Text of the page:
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Money can buy you happiness - but not in the way we think. Giving money away - especially to help others - has been shown make us happier than spending on ourselves.  Social psychologist Lara Aknin explains the best ways to spend on loved ones, friends and even total strangers to get the biggest happiness bang for your buck.  And Harvard's s Josh Greene reveals how much money Happiness Lab listeners gave to charity via Giving Multiplier last year - and how many lives you saved.  To give to a charity of your choice and to some of the most effective charities around (and have your donation matched at a special rate) visit: The Happiness Lab will return in January 2023. See you then.See for privacy information.
It's tempting to tie a child's shoe lace, tidy their rooms or help with their science projects - to see that these tasks are done right - but parents are depriving their kids of the valuable experience of falling, failing, and f-ing up.  Formed Stanford dean Julie Lythcott-Haims says these "f words" are vital for children if they are to grow into happy, capable and autonomous adults. While Yale psychologist Julia Leonard warns that interfering too often in a child's life can actually teach them that trying isn't even worth the effort.       Further reading: Michaeleen Doucleff - Hunt, Gather, Parent: What Ancient Cultures Can Teach Us About the Lost Art of Raising Happy Helpful Humans.  Julie Lythcott-Haims - How to Raise an Adult: Break Free of the Overparenting Trap and Prepare Your Kid for Success. Marty Seligman - Authentic Happiness See for privacy information.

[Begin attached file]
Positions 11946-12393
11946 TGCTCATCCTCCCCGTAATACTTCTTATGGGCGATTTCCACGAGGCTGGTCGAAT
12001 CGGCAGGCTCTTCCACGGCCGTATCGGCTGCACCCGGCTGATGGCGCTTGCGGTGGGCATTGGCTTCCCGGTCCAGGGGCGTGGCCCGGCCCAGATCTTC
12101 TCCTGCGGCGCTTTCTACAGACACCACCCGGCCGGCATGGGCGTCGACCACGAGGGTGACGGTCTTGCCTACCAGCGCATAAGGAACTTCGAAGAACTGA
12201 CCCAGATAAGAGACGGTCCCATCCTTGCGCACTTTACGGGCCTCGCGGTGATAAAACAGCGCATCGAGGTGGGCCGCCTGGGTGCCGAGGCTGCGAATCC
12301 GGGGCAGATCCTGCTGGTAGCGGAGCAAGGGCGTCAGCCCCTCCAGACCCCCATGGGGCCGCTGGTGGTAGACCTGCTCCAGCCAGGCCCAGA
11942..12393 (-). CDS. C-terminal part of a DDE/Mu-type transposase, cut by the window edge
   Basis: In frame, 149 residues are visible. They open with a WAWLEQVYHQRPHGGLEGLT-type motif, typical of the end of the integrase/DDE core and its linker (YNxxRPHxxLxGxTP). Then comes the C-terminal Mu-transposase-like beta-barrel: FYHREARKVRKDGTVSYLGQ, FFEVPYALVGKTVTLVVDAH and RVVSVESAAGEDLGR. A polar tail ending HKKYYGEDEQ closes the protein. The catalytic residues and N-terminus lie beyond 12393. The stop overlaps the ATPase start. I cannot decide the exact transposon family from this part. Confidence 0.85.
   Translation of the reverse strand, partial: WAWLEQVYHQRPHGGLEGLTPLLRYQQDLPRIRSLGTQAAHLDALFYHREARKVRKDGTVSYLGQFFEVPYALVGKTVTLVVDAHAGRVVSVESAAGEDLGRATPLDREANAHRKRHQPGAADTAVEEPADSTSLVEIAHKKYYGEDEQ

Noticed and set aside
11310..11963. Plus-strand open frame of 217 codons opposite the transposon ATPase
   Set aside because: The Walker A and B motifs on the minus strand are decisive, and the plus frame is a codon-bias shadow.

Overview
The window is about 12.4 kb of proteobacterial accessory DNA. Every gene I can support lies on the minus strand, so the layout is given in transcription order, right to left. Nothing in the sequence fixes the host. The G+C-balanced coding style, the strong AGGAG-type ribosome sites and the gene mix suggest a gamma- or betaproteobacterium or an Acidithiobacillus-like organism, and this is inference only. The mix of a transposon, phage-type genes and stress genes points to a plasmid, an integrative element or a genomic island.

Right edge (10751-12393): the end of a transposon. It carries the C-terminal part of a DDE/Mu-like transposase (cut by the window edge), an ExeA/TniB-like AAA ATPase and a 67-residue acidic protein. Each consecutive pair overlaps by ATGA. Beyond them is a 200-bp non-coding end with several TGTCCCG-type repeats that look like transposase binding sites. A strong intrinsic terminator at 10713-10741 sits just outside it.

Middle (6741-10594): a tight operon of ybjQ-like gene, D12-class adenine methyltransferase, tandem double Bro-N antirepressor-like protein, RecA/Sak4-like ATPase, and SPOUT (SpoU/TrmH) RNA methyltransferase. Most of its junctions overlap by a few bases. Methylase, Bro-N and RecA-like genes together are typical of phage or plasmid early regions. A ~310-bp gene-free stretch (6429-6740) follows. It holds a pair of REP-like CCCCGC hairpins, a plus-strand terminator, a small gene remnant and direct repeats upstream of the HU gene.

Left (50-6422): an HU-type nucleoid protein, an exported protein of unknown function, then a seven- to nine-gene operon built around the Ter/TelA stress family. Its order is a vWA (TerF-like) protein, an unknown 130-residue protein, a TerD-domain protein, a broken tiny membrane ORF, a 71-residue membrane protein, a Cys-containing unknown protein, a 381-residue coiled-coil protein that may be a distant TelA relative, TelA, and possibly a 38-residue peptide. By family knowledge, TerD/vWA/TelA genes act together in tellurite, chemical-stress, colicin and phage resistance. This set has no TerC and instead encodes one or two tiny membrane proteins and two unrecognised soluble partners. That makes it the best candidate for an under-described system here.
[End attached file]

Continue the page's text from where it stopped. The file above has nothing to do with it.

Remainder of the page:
Rosy had a packed schedule of lunches, meet-ups and activities - and she was only three.  Mom Michaeleen Doucleff felt she couldn't waste a second of her daughter's time. Rosy needed to be constantly lectured and stimulated if she was going to reach the Ivy League.  This style of parenting was exhausting both mother and daughter, until Michaeleen found that not everyone approaches child-rearing in this way. She tells Dr Laurie Santos how she forged a happier and more relaxed relationship with Rosy - that benefited them both.   Formed Stanford dean Julie Lythcott-Haims explores how "overparenting" has taken hold in recent decades and why it needs to be challenged.    Further reading: Michaeleen Doucleff - Hunt, Gather, Parent: What Ancient Cultures Can Teach Us About the Lost Art of Raising Happy Helpful Humans.   Malcolm Harris - Kids These Days: Human Capital and the Making of Millennials  Julie Lythcott-Haims - How to Raise an Adult: Break Free of the Overparenting Trap and Prepare Your Kid for Success. See for privacy information.